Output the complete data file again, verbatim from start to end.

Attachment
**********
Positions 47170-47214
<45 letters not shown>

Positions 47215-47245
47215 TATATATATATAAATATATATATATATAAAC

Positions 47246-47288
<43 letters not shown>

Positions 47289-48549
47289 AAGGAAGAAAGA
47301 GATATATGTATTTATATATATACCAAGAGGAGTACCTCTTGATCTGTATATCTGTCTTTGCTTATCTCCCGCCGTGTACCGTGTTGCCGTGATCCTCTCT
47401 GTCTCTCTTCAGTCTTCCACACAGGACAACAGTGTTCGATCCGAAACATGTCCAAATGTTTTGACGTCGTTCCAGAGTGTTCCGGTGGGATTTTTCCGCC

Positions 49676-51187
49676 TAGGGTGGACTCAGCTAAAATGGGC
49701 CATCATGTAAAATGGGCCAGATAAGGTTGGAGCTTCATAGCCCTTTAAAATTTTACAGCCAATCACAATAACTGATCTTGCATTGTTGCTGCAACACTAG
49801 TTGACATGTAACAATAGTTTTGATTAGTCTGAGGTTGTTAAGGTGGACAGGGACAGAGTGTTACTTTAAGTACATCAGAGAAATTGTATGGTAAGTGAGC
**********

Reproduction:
Positions 47170-47214
<45 letters not shown>

Positions 47215-47245
47215 TATATATATATAAATATATATATATATAAAC

Positions 47246-47288
<43 letters not shown>

Positions 47289-48549
47289 AAGGAAGAAAGA
47301 GATATATGTATTTATATATATACCAAGAGGAGTACCTCTTGATCTGTATATCTGTCTTTGCTTATCTCCCGCCGTGTACCGTGTTGCCGTGATCCTCTCT
47401 GTCTCTCTTCAGTCTTCCACACAGGACAACAGTGTTCGATCCGAAACATGTCCAAATGTTTTGACGTCGTTCCAGAGTGTTCCGGTGGGATTTTTCCGCC

Positions 49676-51187
49676 TAGGGTGGACTCAGCTAAAATGGGC
49701 CATCATGTAAAATGGGCCAGATAAGGTTGGAGCTTCATAGCCCTTTAAAATTTTACAGCCAATCACAATAACTGATCTTGCATTGTTGCTGCAACACTAG
49801 TTGACATGTAACAATAGTTTTGATTAGTCTGAGGTTGTTAAGGTGGACAGGGACAGAGTGTTACTTTAAGTACATCAGAGAAATTGTATGGTAAGTGAGC